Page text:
After serving two decades for a robbery that occurred at B.B. King’s Blues Club on Beale Street., Artis Whitehead has been released from prison. Shelby County Criminal Court Judge Jennifer Fitzgerald issued a written order vacating his conviction after a recent hearing in September.
“Mr. Whitehead lost decades of his life after being wrongfully convicted of a crime he did not commit,” said Jessica Van Dyke, Tennessee Innocence Project (TIP) Executive Director and Lead Counsel.
Whitehead was released on December 15th.
“TIP has been working on this case for the last four years because we believe in Mr. Whitehead’s innocence. We are grateful that Mr. Whitehead trusted us to fight on his behalf.”
On the morning of May 9, 2002, a robbery occurred at B.B. King’s Blues Club on Beale Street. On January 24, 2003, more than eight months after the crime occurred, a Crime Stoppers tip named Whitehead as the perpetrator.
Twice, Whitehead was not selected as the perpetrator before a witness eventually picked him. Based on this, Whitehead was arrested and charged, although no physical evidence connected him to the robbery. He also did not match the description of the perpetrator.
In November 2003, a Shelby County jury convicted Whitehead of five counts of especially aggravated kidnapping, two counts of aggravated assault, two counts of especially aggravated robbery, two counts of aggravated robbery and one count of attempted robbery. The trial court sentenced Whitehead to consecutive sentences totaling 249 years. Whitehead has served almost 21 years.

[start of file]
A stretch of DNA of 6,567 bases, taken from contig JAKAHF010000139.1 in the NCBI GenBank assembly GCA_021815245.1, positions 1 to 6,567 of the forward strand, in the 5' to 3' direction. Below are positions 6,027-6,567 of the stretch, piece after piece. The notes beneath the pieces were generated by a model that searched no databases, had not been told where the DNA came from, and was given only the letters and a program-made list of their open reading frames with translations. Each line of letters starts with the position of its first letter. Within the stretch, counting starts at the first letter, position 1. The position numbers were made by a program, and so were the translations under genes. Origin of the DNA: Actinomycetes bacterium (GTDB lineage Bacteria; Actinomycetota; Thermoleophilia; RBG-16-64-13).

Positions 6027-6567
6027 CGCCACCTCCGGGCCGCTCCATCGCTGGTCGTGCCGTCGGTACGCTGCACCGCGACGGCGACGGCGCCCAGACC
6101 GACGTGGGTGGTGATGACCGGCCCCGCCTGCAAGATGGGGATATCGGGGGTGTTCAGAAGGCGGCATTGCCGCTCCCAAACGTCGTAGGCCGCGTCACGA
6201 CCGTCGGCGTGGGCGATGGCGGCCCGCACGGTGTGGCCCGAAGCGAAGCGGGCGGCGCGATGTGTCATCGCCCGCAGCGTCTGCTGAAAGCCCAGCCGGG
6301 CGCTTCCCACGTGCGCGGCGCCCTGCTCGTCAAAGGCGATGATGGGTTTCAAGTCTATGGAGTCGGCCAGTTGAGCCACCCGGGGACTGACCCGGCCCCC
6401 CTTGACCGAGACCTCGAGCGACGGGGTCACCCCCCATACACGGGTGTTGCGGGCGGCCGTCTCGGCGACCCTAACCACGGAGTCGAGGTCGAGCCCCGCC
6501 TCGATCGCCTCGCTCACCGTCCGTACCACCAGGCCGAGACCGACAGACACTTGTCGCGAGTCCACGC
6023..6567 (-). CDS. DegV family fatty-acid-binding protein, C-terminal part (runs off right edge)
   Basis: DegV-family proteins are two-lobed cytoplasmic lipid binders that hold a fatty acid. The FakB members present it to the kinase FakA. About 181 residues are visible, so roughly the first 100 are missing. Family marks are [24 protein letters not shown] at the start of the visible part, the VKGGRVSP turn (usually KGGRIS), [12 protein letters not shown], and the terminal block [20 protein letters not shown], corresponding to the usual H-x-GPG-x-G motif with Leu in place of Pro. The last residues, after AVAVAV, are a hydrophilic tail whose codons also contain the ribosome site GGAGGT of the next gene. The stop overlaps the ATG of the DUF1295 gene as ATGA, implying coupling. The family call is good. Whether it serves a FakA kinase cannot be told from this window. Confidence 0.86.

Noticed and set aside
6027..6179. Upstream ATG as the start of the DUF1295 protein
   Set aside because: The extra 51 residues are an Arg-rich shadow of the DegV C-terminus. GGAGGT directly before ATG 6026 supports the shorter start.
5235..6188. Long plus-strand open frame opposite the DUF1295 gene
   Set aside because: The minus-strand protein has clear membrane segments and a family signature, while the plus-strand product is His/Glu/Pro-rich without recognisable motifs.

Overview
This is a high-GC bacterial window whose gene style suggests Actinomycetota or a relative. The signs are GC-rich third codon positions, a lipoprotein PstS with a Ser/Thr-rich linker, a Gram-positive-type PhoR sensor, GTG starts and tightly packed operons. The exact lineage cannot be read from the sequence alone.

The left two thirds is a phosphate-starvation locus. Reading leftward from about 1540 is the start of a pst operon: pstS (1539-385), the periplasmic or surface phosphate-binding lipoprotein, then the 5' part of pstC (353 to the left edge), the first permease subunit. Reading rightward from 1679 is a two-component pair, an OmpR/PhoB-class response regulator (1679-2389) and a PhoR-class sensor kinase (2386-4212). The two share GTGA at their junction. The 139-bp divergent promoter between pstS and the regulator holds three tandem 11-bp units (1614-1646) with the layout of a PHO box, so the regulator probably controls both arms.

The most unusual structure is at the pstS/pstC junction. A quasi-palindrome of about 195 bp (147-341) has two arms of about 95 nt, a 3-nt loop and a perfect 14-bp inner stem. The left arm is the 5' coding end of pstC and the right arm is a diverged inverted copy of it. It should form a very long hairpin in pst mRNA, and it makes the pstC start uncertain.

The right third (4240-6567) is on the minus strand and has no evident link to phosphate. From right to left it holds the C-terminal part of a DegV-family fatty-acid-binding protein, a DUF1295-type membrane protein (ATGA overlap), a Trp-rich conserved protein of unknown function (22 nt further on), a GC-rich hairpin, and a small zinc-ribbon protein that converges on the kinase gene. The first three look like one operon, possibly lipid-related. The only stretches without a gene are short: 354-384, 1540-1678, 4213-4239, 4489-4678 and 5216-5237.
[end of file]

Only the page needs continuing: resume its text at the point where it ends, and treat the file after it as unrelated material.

“It’s actually sinking in now,” Whitehead said shortly after his release.
“Earlier today, in court, it didn’t sink in. I heard a judge make a ruling, but when I got back to the institution and they was like, ‘get your stuff. It’s time for you to go.’ It’s a surreal feeling. It’s hard to explain, especially after being incarcerated for 21 years for something that you hadn’t done.
“So just want to make up time with my grandkids and my kids and see what life holds for me.”
In a 93-page order, the judge found that Whitehead was entitled to relief on multiple legal grounds.
New evidence developed by the Tennessee Innocence Project showed that the Crime Stoppers tip was false and that the tipster lied when he inculpated Whitehead in order to get credit for the tipster’s own pending criminal charges.
TIP also developed other evidence that supported Whitehead’s innocence – including additional witnesses who viewed the robber that day and described the suspect as a different size than Whitehead.